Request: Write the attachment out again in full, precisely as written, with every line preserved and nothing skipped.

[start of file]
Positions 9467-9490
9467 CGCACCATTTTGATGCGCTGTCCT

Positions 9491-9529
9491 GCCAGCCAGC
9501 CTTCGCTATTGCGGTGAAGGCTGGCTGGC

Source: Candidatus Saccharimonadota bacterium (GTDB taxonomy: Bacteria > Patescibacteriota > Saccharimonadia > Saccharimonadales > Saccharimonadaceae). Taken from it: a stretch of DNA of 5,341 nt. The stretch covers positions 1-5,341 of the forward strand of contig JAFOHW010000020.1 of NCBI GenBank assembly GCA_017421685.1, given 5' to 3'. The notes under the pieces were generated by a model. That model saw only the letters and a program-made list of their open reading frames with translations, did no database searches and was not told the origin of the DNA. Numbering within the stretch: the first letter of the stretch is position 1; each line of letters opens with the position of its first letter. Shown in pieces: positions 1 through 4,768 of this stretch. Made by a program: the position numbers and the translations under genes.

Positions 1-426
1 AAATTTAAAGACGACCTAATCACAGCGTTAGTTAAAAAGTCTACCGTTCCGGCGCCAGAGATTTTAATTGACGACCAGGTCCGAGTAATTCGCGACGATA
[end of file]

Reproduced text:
Positions 9467-9490
9467 CGCACCATTTTGATGCGCTGTCCT

Positions 9491-9529
9491 GCCAGCCAGC
9501 CTTCGCTATTGCGGTGAAGGCTGGCTGGC

Source: Candidatus Saccharimonadota bacterium (GTDB taxonomy: Bacteria > Patescibacteriota > Saccharimonadia > Saccharimonadales > Saccharimonadaceae). Taken from it: a stretch of DNA of 5,341 nt. The stretch covers positions 1-5,341 of the forward strand of contig JAFOHW010000020.1 of NCBI GenBank assembly GCA_017421685.1, given 5' to 3'. The notes under the pieces were generated by a model. That model saw only the letters and a program-made list of their open reading frames with translations, did no database searches and was not told the origin of the DNA. Numbering within the stretch: the first letter of the stretch is position 1; each line of letters opens with the position of its first letter. Shown in pieces: positions 1 through 4,768 of this stretch. Made by a program: the position numbers and the translations under genes.

Positions 1-426
1 AAATTTAAAGACGACCTAATCACAGCGTTAGTTAAAAAGTCTACCGTTCCGGCGCCAGAGATTTTAATTGACGACCAGGTCCGAGTAATTCGCGACGATA